Belgium (Brussels Morning Newspaper) Images of war-torn Ukraine, families and children living in devastated apartment buildings, facing everyday shelling from a superior military force, seem chillingly familiar to the survivors of the Yugoslav wars at the end of the last century.
Capital of Bosnia and Herzegovina, Sarajevo, marked on Tuesday its sombre 30th anniversary of the beginning of the longest siege of a capital city in the history of modern warfare. “Thirty years after the siege of Sarajevo began, we have war and aggression in Europe again,” said Sarajevo’s Mayor Benjamina Karić to regional N1 broadcaster.
With the photographs from the siege period on display all over the city to mark the anniversary, Karić said the world should take notice. “These are images that go out into the world and serve as a warning. Now in 2022, more than ever, Sarajevo should be a warning to what is happening. Nobody needs a new Sarajevo,” she stressed.
Belgrade-backed Army of Republika Srpska laid siege on Sarajevo between 5 April 1992 to 29 February 1996. The city’s some 500,000 inhabitants spent 1,425 days completely surrounded by Serbian artillery, the siege lasting three times longer than the infamous Battle of Stalingrad.
Nearly 14,000 people were killed during the siege, including more than 5,400 civilians. The city’s buildings were shelled an average of 329 times per day during the siege, with a maximum recorded on 22 July 1993, when 3,777 artillery shells fell on the city.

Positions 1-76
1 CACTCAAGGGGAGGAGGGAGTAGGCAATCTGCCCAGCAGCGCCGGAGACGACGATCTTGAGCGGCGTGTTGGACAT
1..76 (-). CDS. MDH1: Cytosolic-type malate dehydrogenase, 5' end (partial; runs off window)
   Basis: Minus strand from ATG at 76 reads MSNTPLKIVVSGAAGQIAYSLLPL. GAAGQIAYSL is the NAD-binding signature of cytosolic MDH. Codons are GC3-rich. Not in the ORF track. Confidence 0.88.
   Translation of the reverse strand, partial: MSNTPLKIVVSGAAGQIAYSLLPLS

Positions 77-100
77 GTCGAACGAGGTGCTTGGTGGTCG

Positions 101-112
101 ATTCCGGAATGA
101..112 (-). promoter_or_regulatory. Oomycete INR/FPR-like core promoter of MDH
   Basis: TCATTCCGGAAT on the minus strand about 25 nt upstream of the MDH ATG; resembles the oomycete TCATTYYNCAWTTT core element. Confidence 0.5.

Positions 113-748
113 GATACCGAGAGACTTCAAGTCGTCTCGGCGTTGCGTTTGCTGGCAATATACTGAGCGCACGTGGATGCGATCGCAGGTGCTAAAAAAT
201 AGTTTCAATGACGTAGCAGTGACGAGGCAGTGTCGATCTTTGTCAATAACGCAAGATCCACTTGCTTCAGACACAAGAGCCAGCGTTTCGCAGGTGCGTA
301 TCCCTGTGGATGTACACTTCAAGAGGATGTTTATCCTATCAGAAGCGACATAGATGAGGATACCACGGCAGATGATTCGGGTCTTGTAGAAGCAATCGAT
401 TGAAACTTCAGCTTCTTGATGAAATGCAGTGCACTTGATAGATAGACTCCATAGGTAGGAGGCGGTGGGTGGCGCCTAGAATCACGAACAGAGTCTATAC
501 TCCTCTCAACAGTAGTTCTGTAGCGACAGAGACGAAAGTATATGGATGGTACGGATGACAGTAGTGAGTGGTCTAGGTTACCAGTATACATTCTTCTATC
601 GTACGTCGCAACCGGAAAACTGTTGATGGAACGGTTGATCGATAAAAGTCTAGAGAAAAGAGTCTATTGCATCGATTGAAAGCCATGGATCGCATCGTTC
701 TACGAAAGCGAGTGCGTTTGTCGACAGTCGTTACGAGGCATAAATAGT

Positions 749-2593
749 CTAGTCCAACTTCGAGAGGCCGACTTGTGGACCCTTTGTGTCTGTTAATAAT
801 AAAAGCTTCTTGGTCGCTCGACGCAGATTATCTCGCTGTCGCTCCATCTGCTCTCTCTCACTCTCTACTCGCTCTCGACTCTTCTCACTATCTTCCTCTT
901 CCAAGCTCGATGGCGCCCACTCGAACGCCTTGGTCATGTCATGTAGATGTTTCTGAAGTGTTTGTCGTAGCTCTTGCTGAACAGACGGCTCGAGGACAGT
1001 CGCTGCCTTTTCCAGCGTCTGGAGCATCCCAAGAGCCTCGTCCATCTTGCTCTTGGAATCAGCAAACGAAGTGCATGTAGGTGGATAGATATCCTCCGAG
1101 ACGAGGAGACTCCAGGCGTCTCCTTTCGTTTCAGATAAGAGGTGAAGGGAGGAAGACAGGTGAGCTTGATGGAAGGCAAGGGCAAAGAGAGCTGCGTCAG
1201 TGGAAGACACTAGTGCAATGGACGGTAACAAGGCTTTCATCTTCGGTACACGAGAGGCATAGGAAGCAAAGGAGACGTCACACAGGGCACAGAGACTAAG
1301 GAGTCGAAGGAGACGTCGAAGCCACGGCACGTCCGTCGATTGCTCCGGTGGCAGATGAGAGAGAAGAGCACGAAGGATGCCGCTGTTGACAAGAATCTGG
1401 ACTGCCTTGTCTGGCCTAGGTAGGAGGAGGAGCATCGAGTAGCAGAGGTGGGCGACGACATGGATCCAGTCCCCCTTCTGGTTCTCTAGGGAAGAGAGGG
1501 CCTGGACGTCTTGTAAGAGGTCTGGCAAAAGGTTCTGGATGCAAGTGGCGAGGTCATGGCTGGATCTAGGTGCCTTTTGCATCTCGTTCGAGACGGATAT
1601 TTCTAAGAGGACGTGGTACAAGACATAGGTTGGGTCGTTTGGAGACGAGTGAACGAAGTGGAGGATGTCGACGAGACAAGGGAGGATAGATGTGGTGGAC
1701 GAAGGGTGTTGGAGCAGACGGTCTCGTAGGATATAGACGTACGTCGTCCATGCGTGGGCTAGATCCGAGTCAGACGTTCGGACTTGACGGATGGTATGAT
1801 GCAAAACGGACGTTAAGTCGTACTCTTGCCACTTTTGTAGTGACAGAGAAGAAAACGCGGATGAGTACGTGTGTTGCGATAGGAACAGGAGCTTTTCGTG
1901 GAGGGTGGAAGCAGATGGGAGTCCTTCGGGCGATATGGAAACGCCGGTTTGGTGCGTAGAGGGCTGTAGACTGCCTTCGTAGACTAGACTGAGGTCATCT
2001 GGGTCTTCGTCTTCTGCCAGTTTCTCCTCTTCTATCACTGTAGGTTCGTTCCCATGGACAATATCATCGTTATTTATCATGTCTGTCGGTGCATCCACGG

The so-called “urbicide” devastated a city previously hailed as a melting pot of cultures, its Catholic, Orthodox, Muslim and Jewish citizens living in harmony, the city centre featuring historic temples and churches dedicated to all major religions in Europe.
Republika Srpska Army damaged nearly all of the city’s buildings, completely destroying some 35,000. The constant shelling destroyed medical complexes, media centres, industries, government buildings and the National Library, which was burned to the ground destroying the entire national archive.
As combined Bosnian and Croatian forces went on the offensive in late 1995, the Serbian military positions were gradually pushed back, returning the heating, electricity and water supplies to the city for the first time in three years.
Fighting officially ended on 14 December 1995, with the three sides – Bosnian, Croat and Serbian – signed the Dayton Agreement, creating the country’s current political landscape of three constitutive peoples, two political entities and one federal government, led by a triune presidency representing all three sides.
The final act of aggression during the siege took place some three weeks later, on 9 January 1996, when a single rocket-propelled grenade hit a tram driving down the main street in Sarajevo. A 55-year old woman was killed and 19 others wounded. Perpetrators were never identified.
Bosnian Serb political leader Radovan Karadžić and military leader Ratko Mladić were both convicted of war crimes for their role in the siege of Sarajevo and the Srebrenica genocide, and sentenced to life in prison by the International Criminal Tribunal for Former Yugoslavia (ICTY). They remain to be hailed as heroes by today’s Bosnian Serb leaders such as Milorad Dodik.